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Badger 01-24-2018 05:26 PM

RMD today
 
I made the RMD transfer from my wife's tIRA to her taxable MM account today I'm pretty sure the quarterly IRS payments will cover all taxes this year since it shouldn't be much different that last year but next year with the new tax codes and me taking my first RMD that will be almost 2X that of my wife is a bit difficult to figure out.

Any ideas on how to determine quarterly tax payments for next year?

Cheers!

audreyh1 01-24-2018 06:06 PM

Quote:

Originally Posted by Badger (Post 2002540)
I made the RMD transfer from my wife's tIRA to her taxable MM account today I'm pretty sure the quarterly IRS payments will cover all taxes this year since it shouldn't be much different that last year but next year with the new tax codes and me taking my first RMD that will be almost 2X that of my wife is a bit difficult to figure out.

Any ideas on how to determine quarterly tax payments for next year?

Cheers!

The easiest thing will be to use the safe harbor calculation of paying the prior years taxes, x1.1 if your income is over $150K, in four equal installments. It then doesn’t matter if you owe a bunch that first year there is a big jump in income and taxes. You won’t owe any penalties.

You can alternatively use these estimates for tax withholding from your RMD whether done quarterly or all at once near the end of the year.

The point is you don't have to worry about paying/withholding all (or even 90%) the taxes owed ahead of time the first year you have a big jump in taxable income. The safe harbor rules mean you just have to meet the prior year's taxes (or 110% or the prior year's taxes if higher income) to avoid penalty.

You probably want to set aside funds for the additional you'll owe on April 15 of the following year, so that it's not a nasty surprise.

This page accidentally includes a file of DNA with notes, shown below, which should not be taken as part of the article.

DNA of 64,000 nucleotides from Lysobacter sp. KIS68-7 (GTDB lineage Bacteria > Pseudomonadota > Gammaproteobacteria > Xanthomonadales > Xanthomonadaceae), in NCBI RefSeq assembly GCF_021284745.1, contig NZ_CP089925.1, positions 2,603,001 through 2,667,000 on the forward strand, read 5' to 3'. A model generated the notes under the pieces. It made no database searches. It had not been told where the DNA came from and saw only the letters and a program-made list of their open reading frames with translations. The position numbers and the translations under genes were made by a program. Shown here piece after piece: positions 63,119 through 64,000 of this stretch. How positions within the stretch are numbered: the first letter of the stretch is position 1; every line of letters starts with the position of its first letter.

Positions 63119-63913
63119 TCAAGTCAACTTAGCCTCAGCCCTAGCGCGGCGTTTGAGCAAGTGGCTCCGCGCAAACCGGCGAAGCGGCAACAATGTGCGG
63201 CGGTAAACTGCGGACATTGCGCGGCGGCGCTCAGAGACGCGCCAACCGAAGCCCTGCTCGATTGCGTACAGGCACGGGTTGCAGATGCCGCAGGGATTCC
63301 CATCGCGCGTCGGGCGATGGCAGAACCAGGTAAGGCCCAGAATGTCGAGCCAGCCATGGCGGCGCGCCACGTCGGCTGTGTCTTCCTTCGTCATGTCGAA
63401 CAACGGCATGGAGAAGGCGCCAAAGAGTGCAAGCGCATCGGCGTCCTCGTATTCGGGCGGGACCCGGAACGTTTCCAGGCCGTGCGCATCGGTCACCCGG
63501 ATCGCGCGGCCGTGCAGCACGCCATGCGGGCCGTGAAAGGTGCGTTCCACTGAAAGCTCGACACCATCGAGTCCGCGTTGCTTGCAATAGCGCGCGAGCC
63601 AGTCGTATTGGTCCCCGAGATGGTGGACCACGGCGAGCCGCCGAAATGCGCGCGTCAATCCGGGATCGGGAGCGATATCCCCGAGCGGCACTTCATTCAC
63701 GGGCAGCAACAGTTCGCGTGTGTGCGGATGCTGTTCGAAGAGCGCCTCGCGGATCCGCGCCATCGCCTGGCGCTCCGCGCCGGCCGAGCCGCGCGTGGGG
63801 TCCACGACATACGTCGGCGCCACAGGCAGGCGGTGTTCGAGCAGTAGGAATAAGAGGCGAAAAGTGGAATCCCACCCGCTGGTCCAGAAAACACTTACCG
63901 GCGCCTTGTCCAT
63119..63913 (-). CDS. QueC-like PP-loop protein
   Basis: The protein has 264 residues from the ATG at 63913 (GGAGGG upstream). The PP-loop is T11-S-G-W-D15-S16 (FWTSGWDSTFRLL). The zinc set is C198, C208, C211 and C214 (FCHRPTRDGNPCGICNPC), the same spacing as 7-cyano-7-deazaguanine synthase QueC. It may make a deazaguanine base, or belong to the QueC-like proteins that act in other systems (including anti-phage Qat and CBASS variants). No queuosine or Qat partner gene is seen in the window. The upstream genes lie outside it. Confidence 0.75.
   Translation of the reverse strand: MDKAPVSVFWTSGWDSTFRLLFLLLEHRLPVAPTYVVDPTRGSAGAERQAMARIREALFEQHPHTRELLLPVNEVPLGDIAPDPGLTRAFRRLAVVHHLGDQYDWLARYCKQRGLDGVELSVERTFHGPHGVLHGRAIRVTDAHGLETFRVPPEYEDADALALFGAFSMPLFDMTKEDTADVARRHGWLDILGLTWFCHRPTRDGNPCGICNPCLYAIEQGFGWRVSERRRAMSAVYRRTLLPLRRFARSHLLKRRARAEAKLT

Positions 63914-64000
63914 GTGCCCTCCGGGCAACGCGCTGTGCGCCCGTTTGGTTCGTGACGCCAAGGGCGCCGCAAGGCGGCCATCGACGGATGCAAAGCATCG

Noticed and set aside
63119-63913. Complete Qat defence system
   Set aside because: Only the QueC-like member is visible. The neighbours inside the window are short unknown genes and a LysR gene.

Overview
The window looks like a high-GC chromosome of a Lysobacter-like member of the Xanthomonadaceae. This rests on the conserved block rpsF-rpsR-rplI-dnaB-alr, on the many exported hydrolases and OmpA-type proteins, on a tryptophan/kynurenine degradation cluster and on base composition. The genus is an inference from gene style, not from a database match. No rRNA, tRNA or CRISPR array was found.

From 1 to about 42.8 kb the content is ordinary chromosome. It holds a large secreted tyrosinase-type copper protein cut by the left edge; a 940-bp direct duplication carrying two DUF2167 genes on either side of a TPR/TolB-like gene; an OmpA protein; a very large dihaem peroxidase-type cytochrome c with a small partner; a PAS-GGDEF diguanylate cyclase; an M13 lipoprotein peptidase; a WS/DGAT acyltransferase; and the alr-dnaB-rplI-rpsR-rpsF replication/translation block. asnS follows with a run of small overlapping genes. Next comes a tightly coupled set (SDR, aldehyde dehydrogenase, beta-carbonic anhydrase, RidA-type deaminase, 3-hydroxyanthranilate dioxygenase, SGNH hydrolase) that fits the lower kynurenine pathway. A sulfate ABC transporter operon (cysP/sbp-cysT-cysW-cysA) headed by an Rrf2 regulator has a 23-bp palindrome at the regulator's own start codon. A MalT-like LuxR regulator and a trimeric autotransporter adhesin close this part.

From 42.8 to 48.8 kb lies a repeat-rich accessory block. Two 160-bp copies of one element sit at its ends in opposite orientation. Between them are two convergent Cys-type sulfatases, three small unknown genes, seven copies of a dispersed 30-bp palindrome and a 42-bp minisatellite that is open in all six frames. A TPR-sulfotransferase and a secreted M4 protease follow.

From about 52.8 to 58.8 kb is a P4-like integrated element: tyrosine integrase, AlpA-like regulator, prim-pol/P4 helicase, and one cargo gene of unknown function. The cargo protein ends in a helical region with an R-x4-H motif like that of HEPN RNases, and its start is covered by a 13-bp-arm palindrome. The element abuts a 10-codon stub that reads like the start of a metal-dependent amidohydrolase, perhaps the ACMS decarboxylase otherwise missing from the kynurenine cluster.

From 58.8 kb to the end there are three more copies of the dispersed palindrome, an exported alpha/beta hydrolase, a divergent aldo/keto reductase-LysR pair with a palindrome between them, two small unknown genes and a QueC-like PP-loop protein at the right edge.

gerntz 01-24-2018 07:13 PM

Why? Just pay the taxes from the RMD - assuming it's larger than the taxes. Puff! No Q payments.

kaneohe 01-24-2018 07:28 PM

Audrey's safe harbor is a good way. You can also get a good feeling for how much your actual taxes will be by using a tax calculator like HR Block or Taxcaster. They will produce 2017 results burt on the results page there will also be a place where the 2018 results can be accessed. For normal inputs, both calculators will produce the same result. If you have some unusual inputs,they may differ.

meierlde 01-24-2018 07:31 PM

Quote:

Originally Posted by gerntz (Post 2002582)
Why? Just pay the taxes from the RMD - assuming it's larger than the taxes. Puff! No Q payments.

Actually if you take this years taxes, add the additional amount to this years income less dividends and capital gains, then go to the 2018 tax rate schedule, and look at which bracket the total lands you in (the rate schedules for 2018 are posted a number of places on the web). Once you have finished the 2017 return look on line 7 of the qualified dividends and capital gains worksheet, and add the new rmd to it, and calculate the taxes using the rate schedule.


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